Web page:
Malaysia’s iflix has laid off an undisclosed number of its staff, market sources say, as the on-demand video platform faces uncertainties related to the virus outbreak and a key debt deadline approaches.
DealStreetAsia understands that the number of staff affected is fewer than 65 and scattered across functions and markets. iflix has said that it is available to consumers in four markets — Malaysia, Indonesia, the Philippines and Thailand — but also covers nine other markets in Asia.
In a statement to DealStreetAsia, iflix chief executive Marc Barnett described the layoffs as a response to the uncertainties surrounding the impact of the COVID-19 pandemic.
“The industry is not immune to these unprecedented circumstances,” Barnett said. “Our decision to reduce the company’s headcount has come after careful consideration and in conjunction with other cost-cutting measures, to enable the company to endure this indefinite and uncertain period.
“We remain focused on driving the business through to breakeven in 2021 and these steps are part of ensuring we remain on that path and can navigate the current challenges.”
The layoffs will reduce costs for iflix as a key July deadline approaches for the company to complete a public listing. According to financials filed with the Australian Securities and Investments Commission in September 2019, iflix may be forced to redeem just over $47.5 million of convertible loans if it is not listed by July 31, 2020.
DealStreetAsia reported in January, based on multiple industry sources, that the planned initial public offering in Australia has been deferred and that the company is seeking to raise around $50 million from existing investors.
Founded in 2014, the Catch Group-backed company had last disclosed raising capital from Fidelity International, MNC Group, Yoshimoto Kogyo and JTBC in 2019. Earlier investors include Hearst Communications, EDBI, Liberty Global, Zain, Sky Plc and Evolution Media Capital.
It is not known if the convertibles, issued in February and June 2019, have already been or may be converted before the listing deadline arrives. But even without the threat of debt redemptions, iflix has been burning cash.
As at end-2018, iflix had a net liability position of $68.6 million, including $77.7 million of negative working capital. After adding funds raised in 2019 — comprising the $47.5 million of convertibles, $3 million of Series C preference shares issued in lieu of content and $15.5 million of ordinary shares issued in lieu of content and marketing payments — the company had $12.7 million of cash reserves as at September 2019. In the filing, iflix estimated that it would only have sufficient capital to fund ongoing corporate and administrative overheads until Nov 30, 2019.
iflix has not announced any additional funding since then.
Barnett’s goal of hitting breakeven in 2021 will require significant improvements to the company’s economics. The company’s net loss widened in 2018 to $158.1 million from a $120.4 million deficit a year ago. iflix did, however, narrow its operating cash burn in 2018, reducing net cash flows used in operations to $25.5 million from $67.4 million in 2017.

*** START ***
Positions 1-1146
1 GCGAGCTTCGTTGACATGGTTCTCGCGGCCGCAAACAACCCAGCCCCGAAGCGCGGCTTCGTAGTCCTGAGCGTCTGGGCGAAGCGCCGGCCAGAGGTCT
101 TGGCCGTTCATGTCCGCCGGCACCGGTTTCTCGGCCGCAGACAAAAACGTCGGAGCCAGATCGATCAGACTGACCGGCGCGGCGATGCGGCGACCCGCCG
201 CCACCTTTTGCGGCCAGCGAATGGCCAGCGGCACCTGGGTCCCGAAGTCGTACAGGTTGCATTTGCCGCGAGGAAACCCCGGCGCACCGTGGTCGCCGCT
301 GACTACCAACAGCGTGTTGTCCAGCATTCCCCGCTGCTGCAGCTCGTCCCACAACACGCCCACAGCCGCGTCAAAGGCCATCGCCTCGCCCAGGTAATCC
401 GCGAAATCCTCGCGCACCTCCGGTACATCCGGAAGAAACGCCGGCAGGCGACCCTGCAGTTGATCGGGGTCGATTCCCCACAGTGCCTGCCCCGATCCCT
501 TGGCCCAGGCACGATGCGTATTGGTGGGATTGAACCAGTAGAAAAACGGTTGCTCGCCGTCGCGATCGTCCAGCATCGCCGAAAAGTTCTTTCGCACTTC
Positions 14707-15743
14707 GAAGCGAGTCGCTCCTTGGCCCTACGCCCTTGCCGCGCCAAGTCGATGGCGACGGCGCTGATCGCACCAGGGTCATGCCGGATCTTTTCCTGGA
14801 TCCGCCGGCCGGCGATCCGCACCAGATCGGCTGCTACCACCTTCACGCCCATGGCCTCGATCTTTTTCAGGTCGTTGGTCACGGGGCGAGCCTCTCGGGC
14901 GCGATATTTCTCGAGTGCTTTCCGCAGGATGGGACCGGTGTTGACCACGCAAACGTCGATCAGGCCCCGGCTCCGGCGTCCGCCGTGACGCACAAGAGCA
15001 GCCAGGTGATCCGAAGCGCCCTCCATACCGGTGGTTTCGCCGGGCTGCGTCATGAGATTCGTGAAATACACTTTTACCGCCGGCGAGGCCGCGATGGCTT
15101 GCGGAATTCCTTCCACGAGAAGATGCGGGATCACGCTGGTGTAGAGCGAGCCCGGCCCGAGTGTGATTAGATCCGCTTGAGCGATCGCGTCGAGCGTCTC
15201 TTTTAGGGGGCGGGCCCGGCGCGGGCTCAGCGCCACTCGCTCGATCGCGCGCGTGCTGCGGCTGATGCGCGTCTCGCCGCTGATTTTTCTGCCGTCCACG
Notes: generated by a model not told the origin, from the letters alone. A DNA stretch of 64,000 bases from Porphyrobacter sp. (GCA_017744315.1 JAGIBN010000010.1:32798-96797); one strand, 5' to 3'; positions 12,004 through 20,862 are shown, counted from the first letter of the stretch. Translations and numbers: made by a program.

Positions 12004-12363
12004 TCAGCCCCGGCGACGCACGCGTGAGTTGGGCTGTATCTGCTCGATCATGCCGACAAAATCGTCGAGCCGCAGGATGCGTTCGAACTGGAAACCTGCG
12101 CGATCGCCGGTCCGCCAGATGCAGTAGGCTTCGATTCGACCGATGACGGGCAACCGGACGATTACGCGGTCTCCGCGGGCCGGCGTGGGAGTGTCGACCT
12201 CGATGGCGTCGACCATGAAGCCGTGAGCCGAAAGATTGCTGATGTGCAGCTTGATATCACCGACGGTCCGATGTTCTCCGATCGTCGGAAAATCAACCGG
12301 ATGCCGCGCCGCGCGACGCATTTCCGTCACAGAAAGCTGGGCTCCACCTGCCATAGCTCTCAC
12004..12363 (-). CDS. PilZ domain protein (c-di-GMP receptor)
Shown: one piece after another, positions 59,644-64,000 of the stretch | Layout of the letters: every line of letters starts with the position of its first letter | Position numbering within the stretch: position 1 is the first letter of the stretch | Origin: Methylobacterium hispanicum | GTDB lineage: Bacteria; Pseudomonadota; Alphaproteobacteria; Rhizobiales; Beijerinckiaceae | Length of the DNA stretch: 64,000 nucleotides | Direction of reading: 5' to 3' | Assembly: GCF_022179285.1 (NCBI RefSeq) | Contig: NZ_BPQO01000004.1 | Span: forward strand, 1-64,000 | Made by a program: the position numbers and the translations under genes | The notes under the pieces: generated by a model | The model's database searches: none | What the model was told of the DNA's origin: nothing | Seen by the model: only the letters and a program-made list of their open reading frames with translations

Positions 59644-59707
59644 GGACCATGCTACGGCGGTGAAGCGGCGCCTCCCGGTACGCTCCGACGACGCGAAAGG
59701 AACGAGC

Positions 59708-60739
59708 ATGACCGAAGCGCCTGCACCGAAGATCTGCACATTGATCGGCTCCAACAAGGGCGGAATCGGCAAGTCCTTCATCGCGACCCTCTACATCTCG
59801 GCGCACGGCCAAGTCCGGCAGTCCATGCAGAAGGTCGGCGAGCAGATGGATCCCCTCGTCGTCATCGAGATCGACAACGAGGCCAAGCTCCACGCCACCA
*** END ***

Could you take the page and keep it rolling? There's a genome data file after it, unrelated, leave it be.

This week’s layoffs are not the first for iflix, which has let go of staff at various points since 2016, and serve to emphasise the increased pressure faced by Southeast Asian streaming services as they compete with Netflix and other international players.
In March, Singapore-headquartered streaming service HOOQ Digital filed for liquidation, citing an inability to provide sustainable returns and cover escalating costs. HOOQ was backed by Singapore telco Singtel and entertainment giants Sony Pictures and Warner Bros Entertainment.
Insignia Ventures founding managing partner Yinglan Tan says he is not surprised to learn of iflix’s layoffs, describing a “larger, overall slowdown” of the early local players and noting the deferred IPO.
“They have long been weighed down by competition from both supply consolidation in media and globalizing distribution in streaming,” Tan said of HOOQ and iflix. “They couldn’t grow fast enough to acquire a significant, defensible user base nor was their original content able to catapult them into sustainable market leadership in the same way that, say, House of Cards did for Netflix.”
The pandemic-driven social distancing measures in the past several weeks have actually been a boon for content and streaming platforms, with Netflix, Disney, Amazon and YouTube all having to reduce streaming quality to handle the surge in traffic. But early local players such as HOOQ and iflix may have struggled to properly capture that trend, Tan said.
“The social distancing measures have certainly been an opportunity for these content and streaming platforms to strengthen adoption, but opportunity needs to meet firepower (capitalization) and direction (a long-term plan),” he said.
“This is a case where the rising tide doesn’t necessarily lift all boats.”